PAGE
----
User Guide

The HTTP Caddyfile

This page documents how the HTTP server uses the Caddyfile. If you haven't already, take the Caddyfile tutorial or read up on the Caddyfile syntax first.

Topics

  1. Site Addresses
  2. Path Matching
  3. Directives
  4. Placeholders

Site Addresses

The HTTP server uses site addresses for labels. Addresses are specified in the form scheme://host:port/path, where all but one are optional.

The host portion is usually localhost or the domain name. The default port is 2015 (unless the site qualifies for automatic HTTPS, in which case it's changed to 443 for you). The scheme portion is another way to specify a port. Valid schemes are "http" or "https" which represent, respectively, ports 80 and 443. If both a scheme and port are specified, the port takes precedence. For example (this table assumes automatic HTTPS is applied where it qualifies):

:2015 # Host: (any), Port: 2015 localhost # Host: localhost; Port: 2015 localhost:8080 # Host: localhost; Port: 8080 example.com # Host: example.com; Ports: 80->443 http://example.com # Host: example.com; Port: 80 https://example.com # Host: example.com; Ports: 80->443 http://example.com:1234 # Host: example.com; Port: 1234 https://example.com:80 # Error! HTTPS on port 80 * # Hosts: *; Port: 2015 *.example.com # Hosts: *.example.com; Port: 443 *.*.example.com # Hosts: *.*.example.com; Port: 2015 example.com/foo/ # Host: example.com; Ports: 80, 443; Path: /foo/ /foo/ # Host: (any), Port: 2015, Path: /foo/

Site addresses must be unique; all configuration for a site must be grouped in the same definition.

Wildcard characters * can be used in a hostname. A wildcard must take the place of an entire domain label: *.example.com is valid but foo*.example.com is not. Hostnames may have more than one wildcard label, but they must be the left-most labels. (Note that to obtain a wildcard certificate, only one wildcard label is allowed; this special case allows automatic HTTPS to stay on.) A site defined as * matches only one-label names like "localhost" but not "example.com". To match all hosts, leave the hostname empty.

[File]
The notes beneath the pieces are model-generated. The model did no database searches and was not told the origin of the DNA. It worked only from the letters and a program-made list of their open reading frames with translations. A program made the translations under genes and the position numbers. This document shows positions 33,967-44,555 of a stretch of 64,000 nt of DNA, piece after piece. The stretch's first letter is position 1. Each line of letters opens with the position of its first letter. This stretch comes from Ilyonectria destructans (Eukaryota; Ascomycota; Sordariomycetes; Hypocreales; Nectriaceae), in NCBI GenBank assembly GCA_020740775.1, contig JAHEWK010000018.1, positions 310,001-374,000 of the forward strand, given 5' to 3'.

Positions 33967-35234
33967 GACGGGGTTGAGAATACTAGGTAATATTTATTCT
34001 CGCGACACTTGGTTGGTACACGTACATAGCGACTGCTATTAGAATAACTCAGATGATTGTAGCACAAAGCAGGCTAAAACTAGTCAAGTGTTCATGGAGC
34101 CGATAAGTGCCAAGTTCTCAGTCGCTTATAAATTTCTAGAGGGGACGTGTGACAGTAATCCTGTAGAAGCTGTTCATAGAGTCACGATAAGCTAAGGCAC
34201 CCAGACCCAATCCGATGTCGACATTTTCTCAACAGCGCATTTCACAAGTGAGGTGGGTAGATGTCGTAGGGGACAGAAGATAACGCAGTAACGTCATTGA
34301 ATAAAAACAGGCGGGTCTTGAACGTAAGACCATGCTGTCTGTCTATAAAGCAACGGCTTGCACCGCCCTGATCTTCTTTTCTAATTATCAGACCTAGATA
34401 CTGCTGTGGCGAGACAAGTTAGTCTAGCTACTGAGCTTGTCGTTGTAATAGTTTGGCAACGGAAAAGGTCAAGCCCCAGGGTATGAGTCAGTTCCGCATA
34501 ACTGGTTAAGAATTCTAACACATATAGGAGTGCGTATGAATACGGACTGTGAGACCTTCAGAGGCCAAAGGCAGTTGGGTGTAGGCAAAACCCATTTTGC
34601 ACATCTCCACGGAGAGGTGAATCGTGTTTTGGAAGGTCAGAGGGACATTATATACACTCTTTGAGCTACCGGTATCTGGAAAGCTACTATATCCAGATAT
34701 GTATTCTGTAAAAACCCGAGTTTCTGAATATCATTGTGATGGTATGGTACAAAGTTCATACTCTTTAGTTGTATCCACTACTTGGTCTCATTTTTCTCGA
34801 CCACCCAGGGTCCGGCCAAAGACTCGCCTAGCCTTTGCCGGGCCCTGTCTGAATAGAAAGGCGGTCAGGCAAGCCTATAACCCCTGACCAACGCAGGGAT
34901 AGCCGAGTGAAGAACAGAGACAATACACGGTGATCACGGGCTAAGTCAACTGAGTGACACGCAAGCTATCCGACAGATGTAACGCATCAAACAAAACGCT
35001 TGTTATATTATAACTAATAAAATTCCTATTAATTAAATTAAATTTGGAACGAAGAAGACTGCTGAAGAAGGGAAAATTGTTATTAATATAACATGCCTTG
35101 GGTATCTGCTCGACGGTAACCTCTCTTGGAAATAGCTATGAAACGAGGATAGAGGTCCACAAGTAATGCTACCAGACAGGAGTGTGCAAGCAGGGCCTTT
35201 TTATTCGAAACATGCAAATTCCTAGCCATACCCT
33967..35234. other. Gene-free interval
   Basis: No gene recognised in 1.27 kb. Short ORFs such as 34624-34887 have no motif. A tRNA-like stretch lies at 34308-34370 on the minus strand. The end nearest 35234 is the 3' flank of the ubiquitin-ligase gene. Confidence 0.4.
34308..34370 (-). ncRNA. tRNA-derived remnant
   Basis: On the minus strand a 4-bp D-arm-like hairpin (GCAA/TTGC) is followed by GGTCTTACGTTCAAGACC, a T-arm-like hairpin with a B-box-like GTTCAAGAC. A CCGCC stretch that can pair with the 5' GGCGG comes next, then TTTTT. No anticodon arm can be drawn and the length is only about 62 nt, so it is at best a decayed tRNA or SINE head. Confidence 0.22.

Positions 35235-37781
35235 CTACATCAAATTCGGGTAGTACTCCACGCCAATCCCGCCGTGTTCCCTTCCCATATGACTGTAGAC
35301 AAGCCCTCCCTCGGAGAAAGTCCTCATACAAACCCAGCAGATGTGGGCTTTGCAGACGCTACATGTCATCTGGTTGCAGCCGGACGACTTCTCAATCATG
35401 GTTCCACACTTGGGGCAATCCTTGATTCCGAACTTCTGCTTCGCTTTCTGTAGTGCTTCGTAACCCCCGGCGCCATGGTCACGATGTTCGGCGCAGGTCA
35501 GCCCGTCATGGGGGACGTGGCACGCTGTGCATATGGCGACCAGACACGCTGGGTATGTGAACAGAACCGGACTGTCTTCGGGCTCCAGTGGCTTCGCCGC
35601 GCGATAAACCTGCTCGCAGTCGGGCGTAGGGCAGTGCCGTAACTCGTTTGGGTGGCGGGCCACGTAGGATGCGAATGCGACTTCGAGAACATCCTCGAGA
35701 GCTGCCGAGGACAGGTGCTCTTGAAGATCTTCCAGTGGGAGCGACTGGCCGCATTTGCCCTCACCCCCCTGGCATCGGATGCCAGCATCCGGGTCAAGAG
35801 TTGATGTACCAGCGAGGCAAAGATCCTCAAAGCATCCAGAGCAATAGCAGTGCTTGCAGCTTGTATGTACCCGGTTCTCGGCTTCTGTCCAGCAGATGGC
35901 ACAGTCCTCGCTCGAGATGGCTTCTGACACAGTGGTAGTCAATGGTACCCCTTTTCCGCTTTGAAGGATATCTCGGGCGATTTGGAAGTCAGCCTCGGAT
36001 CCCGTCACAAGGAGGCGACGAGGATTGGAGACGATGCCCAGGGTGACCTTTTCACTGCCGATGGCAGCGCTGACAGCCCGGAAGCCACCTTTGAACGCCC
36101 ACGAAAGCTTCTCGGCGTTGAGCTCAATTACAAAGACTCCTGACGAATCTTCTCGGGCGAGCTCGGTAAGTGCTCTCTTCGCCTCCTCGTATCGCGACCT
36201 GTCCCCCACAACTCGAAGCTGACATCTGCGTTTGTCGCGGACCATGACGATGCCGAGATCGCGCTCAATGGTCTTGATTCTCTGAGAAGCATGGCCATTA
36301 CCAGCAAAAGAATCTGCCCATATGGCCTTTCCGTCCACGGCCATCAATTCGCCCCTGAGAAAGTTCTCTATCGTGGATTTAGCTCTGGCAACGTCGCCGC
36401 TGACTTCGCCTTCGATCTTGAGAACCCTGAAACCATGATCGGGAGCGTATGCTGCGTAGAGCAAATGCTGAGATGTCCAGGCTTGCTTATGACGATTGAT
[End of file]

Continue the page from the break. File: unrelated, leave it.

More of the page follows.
Path Matching

Some directives accept an argument that specifies a base path to match. A base path is a prefix. If the URL starts with the base path, it will be a match. For example, a base path of /foo will match requests to /foo, /foo.html, /foobar, and /foo/bar.html. If you want to limit a base path to match a specific directory only, then suffix it with a forward slash like /foo/, which will not match /foobar.

Directives

Most directives invoke a layer of middleware. Middleware is a small layer in the application that handles HTTP requests and does one thing really well. Middleware are chained together (pre-compiled, if you will) at startup. Only middleware handlers which are invoked from the Caddyfile will be chained in, so small Caddyfiles are very fast and efficient.

The syntax of arguments varies from directive to directive. Some have required arguments, others don't. Consult the documentation of each directive for their signatures.

For directives which are registered as plugins, the documentation pages will show the directive name prefixed with the server type, for example, "http.realip" or "dns.dnssec". When using them in the Caddyfile, drop the prefix ("http."). The prefix is just to assure unique naming, but is not used in the Caddyfile.

Placeholders

In some cases, directives will accept placeholders (replaceable values). These are words that are enclosed by curly braces { } and interpreted by the HTTP server at request-time. For example, {query} or {>Referer}. Think of them like variables. These placeholders have no relationship to the environment variables you can use in Caddyfiles, except we borrowed the syntax for familiarity.